Preparing for the new school year
by Tanushree Joshi
Starting a new school year is a big change for children of all ages. Most children often experience a mixture of excitement, fear anxiety, anticipation and much more. At this time of year, child psychologists are often asked by parents, what can they do to support their children with this transition. The main thing to remember is that any change is difficult for children (and for adults) so we need to try and make this change more gradual and less scary. There are many helpful strategies you can implement to help your child comfortably transition to school.
Take advantage of any orientation opportunities - If you child's school has an orientation opportunity, especially in the younger grades, make use of this. This can be an opportunity for you child to ask questions, meet peers and familiarise themselves with the school environment.
Make some trips to the school ground - Take some trips to the school before the first day, allow your child look around, play in the playground or even walk throughout the corridors. The more exposure your child gets to the new school setting, the more comfortable they will feel on there first day.
Introduce them to their teacher - If it is possible try to introduce your child to their teacher beforehand. Most teachers are happy to take a few minutes to meet a new student and make him/her feel comfortable. This will help your child build connection with their teacher and help them settle into the school year.
Organise play dates with other children before the first day of school - Over the school holiday period take the opportunity to strengthen your child's relationships with peer in his/her class. When children have other familiar children to play with, this can help make adjusting to the social aspects of school easier.
Create a structured day and night routine - Setting up morning and night time routines will help your child know what to expect. Getting used to new sleep and wake up times can be very difficult. However, by doing this a few weeks before school starts provided will allow them to gradually change their routine to be prepared for the first of school. The structure and familiarity will hopefully make the transition to school a bit easier. It is important to recognise the importance of sleep structure, adequate sleep is essential to good behaviour and concentration within the classroom setting. The early days of school can also be exhausting, so good sleep habits will only help.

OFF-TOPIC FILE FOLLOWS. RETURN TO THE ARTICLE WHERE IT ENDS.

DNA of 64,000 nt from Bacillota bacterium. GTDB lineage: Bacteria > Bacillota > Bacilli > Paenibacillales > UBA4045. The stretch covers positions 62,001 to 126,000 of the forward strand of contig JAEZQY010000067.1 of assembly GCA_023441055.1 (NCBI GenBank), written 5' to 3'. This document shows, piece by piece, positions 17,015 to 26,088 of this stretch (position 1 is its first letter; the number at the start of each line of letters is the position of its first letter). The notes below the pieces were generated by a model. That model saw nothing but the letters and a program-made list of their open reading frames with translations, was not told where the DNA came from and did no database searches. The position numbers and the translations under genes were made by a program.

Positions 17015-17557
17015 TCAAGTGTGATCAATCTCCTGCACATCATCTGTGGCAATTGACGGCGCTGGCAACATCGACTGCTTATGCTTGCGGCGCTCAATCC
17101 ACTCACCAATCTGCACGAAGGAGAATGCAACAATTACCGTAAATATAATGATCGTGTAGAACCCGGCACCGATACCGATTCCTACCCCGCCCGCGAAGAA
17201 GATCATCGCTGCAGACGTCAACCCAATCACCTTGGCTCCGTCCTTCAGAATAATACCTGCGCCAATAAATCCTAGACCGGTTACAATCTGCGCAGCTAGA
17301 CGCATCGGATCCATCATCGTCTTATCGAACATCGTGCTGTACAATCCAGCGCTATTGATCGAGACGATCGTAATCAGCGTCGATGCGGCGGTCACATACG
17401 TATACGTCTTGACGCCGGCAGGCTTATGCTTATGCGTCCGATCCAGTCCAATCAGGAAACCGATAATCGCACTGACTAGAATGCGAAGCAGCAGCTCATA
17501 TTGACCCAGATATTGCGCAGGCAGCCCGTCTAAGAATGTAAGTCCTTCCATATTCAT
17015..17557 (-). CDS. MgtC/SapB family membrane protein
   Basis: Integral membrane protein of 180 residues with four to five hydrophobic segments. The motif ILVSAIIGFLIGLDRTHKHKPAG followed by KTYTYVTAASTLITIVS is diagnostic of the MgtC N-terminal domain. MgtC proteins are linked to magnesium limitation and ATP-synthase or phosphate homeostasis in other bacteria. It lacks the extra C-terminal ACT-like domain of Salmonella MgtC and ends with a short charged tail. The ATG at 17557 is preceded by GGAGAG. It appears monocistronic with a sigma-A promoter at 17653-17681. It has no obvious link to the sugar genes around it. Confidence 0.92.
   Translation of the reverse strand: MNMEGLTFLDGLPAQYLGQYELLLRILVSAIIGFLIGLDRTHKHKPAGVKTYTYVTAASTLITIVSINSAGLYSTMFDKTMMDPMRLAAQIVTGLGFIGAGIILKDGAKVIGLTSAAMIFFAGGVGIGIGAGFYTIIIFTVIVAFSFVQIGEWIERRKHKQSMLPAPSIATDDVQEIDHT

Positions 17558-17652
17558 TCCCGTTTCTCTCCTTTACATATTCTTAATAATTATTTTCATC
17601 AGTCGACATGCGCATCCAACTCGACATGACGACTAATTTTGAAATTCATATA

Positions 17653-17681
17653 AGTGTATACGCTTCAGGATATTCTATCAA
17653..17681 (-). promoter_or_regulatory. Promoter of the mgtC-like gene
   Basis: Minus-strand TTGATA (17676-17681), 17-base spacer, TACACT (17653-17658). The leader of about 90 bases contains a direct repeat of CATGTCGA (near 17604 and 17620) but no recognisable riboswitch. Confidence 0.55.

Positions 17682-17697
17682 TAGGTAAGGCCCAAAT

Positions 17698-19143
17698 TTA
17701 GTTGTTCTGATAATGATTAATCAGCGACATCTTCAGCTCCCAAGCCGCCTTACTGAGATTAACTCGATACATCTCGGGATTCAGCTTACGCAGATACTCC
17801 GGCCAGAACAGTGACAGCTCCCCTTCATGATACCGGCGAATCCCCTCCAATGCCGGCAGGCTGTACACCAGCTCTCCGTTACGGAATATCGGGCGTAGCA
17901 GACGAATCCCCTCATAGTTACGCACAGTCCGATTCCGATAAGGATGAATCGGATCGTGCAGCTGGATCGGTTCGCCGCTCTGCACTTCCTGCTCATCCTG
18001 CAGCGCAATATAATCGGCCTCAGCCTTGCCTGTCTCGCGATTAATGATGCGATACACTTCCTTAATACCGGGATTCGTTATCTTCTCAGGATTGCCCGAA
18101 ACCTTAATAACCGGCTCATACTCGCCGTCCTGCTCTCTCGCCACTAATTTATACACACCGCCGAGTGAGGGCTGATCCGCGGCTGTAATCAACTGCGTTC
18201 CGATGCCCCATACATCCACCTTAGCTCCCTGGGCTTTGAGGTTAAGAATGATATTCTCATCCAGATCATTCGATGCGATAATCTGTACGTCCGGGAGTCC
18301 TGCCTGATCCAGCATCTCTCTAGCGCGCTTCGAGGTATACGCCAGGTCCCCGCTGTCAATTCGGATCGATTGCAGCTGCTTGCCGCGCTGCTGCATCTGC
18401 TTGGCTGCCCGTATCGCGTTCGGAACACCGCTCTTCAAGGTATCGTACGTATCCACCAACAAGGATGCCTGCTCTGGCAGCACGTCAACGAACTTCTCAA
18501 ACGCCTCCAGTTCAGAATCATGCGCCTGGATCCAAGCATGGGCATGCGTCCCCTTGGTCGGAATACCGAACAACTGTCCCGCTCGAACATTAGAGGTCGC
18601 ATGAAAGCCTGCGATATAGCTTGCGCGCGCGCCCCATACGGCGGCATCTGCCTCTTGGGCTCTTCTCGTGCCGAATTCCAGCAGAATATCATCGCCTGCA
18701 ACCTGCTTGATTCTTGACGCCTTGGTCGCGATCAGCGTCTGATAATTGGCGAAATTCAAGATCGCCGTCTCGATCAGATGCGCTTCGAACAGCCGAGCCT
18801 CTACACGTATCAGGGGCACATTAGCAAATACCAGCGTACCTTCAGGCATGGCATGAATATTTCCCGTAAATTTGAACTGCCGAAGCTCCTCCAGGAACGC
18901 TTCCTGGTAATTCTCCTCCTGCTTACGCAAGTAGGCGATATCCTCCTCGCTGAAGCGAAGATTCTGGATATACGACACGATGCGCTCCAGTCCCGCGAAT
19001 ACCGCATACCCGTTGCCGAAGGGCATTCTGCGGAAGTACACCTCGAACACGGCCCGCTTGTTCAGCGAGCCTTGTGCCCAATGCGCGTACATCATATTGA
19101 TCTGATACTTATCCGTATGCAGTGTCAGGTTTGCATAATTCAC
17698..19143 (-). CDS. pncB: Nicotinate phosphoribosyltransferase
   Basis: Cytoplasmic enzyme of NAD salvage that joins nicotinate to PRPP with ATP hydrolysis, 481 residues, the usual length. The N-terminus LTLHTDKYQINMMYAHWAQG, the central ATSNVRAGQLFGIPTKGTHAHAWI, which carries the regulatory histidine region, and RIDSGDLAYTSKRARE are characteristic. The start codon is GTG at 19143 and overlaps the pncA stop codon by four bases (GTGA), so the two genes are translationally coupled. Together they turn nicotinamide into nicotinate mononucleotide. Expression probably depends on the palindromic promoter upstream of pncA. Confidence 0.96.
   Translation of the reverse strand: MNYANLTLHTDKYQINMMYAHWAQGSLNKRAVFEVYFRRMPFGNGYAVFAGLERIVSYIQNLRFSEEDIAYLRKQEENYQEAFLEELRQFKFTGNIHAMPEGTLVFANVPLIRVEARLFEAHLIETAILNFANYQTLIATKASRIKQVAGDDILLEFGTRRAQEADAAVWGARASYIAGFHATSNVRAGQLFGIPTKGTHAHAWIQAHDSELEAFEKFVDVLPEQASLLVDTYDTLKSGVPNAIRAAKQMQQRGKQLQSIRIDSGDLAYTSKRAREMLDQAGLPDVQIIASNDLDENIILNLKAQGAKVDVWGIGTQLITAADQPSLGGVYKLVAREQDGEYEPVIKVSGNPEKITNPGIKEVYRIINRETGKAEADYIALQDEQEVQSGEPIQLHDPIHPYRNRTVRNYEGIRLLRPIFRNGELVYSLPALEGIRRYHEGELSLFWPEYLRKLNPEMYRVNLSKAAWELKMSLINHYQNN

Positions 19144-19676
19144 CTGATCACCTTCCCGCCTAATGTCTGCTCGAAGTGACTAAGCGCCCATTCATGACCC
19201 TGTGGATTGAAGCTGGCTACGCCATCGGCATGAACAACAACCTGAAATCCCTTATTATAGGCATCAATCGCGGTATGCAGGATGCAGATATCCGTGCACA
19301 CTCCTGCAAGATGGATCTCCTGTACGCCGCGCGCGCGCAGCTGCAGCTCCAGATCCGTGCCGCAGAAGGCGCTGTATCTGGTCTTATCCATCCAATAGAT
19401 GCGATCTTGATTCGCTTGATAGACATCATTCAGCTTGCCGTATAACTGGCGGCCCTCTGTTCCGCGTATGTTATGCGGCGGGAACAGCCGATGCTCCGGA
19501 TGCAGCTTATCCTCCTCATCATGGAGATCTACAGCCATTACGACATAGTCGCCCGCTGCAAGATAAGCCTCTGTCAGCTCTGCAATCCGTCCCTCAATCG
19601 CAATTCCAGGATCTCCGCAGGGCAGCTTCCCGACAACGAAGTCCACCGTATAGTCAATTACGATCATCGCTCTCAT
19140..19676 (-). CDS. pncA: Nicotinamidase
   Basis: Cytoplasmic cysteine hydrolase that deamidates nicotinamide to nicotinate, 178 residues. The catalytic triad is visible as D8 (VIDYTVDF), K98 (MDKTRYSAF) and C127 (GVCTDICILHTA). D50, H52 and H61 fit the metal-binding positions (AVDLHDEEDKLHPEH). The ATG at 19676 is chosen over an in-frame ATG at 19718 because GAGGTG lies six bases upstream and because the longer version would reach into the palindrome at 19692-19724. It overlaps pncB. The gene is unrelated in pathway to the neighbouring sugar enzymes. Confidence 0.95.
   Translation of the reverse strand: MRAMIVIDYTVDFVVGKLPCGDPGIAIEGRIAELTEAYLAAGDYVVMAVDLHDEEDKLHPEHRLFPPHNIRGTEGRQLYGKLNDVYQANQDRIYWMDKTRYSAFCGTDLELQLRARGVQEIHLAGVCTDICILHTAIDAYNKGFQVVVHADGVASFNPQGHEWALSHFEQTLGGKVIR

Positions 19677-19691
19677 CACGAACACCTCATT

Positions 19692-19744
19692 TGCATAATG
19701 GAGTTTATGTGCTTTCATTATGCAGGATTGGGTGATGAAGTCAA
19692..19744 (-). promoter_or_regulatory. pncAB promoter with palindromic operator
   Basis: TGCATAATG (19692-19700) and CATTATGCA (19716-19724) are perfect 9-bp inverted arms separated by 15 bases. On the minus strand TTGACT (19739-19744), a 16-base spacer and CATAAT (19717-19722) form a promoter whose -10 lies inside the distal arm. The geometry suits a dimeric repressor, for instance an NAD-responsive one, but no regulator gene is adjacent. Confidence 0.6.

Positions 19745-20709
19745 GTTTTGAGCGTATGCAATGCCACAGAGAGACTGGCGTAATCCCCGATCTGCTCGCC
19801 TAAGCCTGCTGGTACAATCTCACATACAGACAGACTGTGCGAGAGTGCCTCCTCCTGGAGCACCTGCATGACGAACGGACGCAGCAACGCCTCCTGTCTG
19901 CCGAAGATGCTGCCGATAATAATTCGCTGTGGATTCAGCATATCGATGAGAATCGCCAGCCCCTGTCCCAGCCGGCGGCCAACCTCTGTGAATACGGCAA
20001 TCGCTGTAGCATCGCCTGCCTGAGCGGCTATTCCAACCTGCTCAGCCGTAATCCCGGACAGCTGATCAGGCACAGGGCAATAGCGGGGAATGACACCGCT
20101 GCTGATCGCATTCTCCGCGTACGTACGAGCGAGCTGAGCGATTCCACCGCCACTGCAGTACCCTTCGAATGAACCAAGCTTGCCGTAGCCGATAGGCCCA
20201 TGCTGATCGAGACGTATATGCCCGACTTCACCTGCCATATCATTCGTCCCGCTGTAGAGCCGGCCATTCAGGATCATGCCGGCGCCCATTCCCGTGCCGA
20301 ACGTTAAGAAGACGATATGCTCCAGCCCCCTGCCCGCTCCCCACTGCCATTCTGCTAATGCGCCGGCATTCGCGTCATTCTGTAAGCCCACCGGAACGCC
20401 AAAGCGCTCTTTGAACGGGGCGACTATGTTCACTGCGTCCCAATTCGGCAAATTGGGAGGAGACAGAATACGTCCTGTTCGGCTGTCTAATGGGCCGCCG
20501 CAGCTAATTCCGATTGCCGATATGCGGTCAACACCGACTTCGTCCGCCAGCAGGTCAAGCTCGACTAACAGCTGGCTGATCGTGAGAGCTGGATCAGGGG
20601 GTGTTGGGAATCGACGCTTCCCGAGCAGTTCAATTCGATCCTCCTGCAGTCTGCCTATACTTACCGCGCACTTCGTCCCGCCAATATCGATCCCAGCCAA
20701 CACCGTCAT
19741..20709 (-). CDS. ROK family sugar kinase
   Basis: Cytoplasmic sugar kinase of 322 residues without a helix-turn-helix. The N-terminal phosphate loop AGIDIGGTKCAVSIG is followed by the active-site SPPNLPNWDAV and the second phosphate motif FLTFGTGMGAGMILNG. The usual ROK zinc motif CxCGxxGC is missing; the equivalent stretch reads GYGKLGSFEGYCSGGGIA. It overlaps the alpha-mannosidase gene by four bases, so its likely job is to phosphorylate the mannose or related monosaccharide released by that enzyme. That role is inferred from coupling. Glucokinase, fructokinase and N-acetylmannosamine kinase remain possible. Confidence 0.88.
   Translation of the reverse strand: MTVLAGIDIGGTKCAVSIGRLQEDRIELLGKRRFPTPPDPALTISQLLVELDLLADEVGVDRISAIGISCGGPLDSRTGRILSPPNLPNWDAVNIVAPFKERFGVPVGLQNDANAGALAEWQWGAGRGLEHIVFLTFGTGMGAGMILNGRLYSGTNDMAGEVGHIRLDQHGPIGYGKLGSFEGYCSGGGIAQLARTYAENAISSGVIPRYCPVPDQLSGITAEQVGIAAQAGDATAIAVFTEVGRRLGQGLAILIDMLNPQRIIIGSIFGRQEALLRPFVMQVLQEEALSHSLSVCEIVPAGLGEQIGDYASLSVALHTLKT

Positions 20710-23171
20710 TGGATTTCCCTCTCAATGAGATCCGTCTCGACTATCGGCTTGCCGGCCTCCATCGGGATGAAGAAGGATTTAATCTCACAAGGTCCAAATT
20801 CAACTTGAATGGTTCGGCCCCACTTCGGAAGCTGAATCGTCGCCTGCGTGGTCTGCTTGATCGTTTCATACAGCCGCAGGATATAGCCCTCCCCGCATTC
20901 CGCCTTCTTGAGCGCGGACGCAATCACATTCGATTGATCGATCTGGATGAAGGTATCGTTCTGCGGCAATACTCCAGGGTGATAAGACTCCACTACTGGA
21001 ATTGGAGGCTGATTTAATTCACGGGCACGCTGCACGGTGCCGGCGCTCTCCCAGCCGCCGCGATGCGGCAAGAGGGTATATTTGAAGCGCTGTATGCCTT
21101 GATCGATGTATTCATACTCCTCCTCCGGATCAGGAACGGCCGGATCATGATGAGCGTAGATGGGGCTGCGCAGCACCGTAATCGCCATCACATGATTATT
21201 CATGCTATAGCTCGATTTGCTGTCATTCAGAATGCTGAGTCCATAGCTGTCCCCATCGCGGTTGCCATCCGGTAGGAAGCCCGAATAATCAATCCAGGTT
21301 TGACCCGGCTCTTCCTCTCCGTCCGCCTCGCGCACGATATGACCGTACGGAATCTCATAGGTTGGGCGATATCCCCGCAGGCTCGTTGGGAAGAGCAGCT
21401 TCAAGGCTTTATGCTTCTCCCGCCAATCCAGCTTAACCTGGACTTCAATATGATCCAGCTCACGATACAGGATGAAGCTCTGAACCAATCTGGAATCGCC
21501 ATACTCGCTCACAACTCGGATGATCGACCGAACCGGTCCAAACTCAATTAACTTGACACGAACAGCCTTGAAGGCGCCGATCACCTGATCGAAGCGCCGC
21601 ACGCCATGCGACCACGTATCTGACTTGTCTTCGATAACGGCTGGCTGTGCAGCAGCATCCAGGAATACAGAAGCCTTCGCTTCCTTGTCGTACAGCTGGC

Go shopping together to prepare for the big day - Making a special trip to the store to pick school supplies can help build up some excitement around the return to school. Let your child pick out his/her own crayons, pencils or notebooks and put them in a special spot for the big day.
Practice saying goodbye - For many children, the biggest challenge will be saying goodbye to you. Try creating opportunities to practice the goodbye process, such as dropping them off for a play date or leaving them with their grandparents for a few hours. Some children really benefit from a parting ritual. This goodbye ritual should be something you can practice beforehand and that is short and sweet (eg: a bear hug and a special hand shake). If you are already aware that separation will be a big hurdle, then try to implement some extra preparation, read some books or social stories to help your child understand that things will be ok when you are not around.
Teach your child self-calming strategies - Children need to know that it is ok to have difficult moments in school. It is important that we teach children the skills to calm themselves appropriately when they are upset and you aren’t around to help them. Use age-appropriate self soothing activities, such as cuddling a soft toy, squeezing a stress ball, having a drink of water or learning to wipe their own eyes with a tissue. It’s can also be a good idea to discuss your child’s preferred calming activities with the new teacher.
Be patient over the first few weeks - It will usually take a few weeks before your child adjusts to the change of a new school schedule. Some children might be tired after school for the first few weeks, whereas others may still have the energy for after-school activities. It is important to be mindful that they are slowly readjusting to the change, so be patient and provide them with some extra leniency.
And the final and probably most important rule is to be excited and enthusiastic about your child starting school.
If your child's anxiety or distress around school continues, please feel free to get in touch for some additional support.